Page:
Our discussions have also given me some ideas for retooling the blog a bit. You will notice a new page on the top menu bar, called “Work Capsules”. This is basically an amalgamation of all my monthly capsule posts, in one convenient location. In the future, and subject to your feedback, I may try to do something similar for casual outfits.
I am also working on a side bar featuring links to some of my most popular (substantive) posts, which will hopefully serve as an easy reference for anyone looking for specific topics from my archives.
My IT intern has not yet hit upon a novel solution for making blog interaction easier, but he’s working on it. (Where is that Facebook “like” button when you need it?) In the meantime, the commenting process will remain the same – please rest assured that I always approve every comment (provided you’re not a spambot), although it may take longer at certain times than others. Similarly, I will continue to make every effort to respond to each of your comments, if not immediately then certainly within a day or two.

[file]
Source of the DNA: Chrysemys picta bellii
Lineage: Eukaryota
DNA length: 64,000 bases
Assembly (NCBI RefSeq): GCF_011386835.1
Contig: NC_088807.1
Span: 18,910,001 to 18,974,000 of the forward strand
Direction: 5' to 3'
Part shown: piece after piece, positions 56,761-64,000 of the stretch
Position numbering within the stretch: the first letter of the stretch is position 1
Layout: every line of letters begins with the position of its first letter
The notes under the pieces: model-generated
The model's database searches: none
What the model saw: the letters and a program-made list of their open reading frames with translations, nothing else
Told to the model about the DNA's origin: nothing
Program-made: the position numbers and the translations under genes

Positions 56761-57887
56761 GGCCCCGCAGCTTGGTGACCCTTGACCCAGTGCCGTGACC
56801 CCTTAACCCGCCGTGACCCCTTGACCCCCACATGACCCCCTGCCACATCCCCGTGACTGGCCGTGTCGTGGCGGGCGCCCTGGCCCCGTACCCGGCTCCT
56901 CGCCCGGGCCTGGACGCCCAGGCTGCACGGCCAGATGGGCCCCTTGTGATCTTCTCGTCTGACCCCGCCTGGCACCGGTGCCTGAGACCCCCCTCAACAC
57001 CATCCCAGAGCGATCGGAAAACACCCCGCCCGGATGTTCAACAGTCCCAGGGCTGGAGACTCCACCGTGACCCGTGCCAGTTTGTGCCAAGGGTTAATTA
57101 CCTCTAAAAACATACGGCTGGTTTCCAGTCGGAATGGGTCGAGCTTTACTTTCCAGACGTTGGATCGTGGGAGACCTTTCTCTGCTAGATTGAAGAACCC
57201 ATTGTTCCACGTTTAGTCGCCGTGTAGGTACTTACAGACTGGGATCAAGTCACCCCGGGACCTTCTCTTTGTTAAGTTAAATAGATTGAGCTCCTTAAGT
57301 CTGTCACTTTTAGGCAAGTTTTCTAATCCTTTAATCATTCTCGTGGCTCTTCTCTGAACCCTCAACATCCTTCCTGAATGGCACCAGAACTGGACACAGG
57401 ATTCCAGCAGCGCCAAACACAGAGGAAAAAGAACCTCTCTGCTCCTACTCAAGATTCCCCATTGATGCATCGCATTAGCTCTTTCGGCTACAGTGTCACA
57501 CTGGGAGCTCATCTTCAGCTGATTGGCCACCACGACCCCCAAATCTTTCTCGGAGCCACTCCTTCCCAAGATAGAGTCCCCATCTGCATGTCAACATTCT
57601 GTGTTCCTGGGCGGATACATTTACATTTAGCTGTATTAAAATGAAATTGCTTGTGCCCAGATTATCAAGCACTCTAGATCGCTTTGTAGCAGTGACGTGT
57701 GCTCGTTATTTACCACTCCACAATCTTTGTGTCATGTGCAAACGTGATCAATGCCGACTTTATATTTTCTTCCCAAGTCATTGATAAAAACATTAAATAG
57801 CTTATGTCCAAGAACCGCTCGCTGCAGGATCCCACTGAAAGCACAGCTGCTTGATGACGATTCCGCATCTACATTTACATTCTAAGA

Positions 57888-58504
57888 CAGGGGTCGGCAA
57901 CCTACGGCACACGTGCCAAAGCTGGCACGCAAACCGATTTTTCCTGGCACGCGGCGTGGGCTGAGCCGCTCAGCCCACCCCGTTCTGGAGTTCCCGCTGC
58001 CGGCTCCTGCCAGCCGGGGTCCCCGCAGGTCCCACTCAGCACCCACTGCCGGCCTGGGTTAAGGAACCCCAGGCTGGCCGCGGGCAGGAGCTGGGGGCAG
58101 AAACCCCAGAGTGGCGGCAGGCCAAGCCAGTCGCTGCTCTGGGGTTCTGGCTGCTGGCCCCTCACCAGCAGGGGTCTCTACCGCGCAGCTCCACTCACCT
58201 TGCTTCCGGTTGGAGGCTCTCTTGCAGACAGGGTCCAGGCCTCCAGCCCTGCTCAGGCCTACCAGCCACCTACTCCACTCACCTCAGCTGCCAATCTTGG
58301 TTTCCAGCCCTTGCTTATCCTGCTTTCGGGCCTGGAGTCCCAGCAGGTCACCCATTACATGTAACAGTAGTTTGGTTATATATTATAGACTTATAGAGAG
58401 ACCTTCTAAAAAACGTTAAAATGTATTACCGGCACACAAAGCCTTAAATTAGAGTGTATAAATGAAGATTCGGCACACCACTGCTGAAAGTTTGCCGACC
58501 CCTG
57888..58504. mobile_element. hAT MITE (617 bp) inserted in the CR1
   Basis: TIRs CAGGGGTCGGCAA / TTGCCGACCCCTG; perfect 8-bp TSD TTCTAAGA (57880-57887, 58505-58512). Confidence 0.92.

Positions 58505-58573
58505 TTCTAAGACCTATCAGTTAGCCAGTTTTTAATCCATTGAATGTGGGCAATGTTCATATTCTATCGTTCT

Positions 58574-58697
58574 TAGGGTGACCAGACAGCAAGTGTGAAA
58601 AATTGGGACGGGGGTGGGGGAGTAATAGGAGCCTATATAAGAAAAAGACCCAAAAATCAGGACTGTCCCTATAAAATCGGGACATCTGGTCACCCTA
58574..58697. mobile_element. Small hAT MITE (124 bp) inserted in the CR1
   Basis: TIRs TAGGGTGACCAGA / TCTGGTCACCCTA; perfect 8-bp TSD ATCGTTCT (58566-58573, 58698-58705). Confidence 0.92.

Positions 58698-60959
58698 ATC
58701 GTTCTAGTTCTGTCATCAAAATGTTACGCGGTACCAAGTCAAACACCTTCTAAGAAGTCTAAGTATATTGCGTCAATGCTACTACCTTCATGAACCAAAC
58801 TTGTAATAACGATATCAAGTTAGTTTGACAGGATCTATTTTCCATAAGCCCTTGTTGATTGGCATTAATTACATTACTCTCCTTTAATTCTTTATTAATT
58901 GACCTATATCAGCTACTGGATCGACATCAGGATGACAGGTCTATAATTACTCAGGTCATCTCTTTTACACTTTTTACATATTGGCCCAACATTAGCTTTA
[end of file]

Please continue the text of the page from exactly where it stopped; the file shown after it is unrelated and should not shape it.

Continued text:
Again, if you have any other suggestions for changes you’d like to see to the blog design, send them my way.
Same Old, Same Old
This will remain an affiliate link-free space. By the same token, I will most likely never link directly to any items I may be wearing. This is owing to sheer laziness on my part, not maliciousness. If you ever need help locating a piece you see on BCRL, give me a shout and I will do my best to point you in the right direction. (Brand names are always indicated in my photo captions, by the way.)
The photos are still going to be pretty crappy. Sorry. I don’t have the time or money to take professional photos on a regular basis, and I prefer to keep things authentic around here: the outfits you see are the outfits I wear, all day, every day. I will do my best to post the clearest photos an iPhone 6 is capable of taking – deal? Hey, look on the bright side: you will never have to scroll through a dozen nearly identical photos of my best over-the-shoulder, pensive-to-the-side blogger poses. You’re welcome.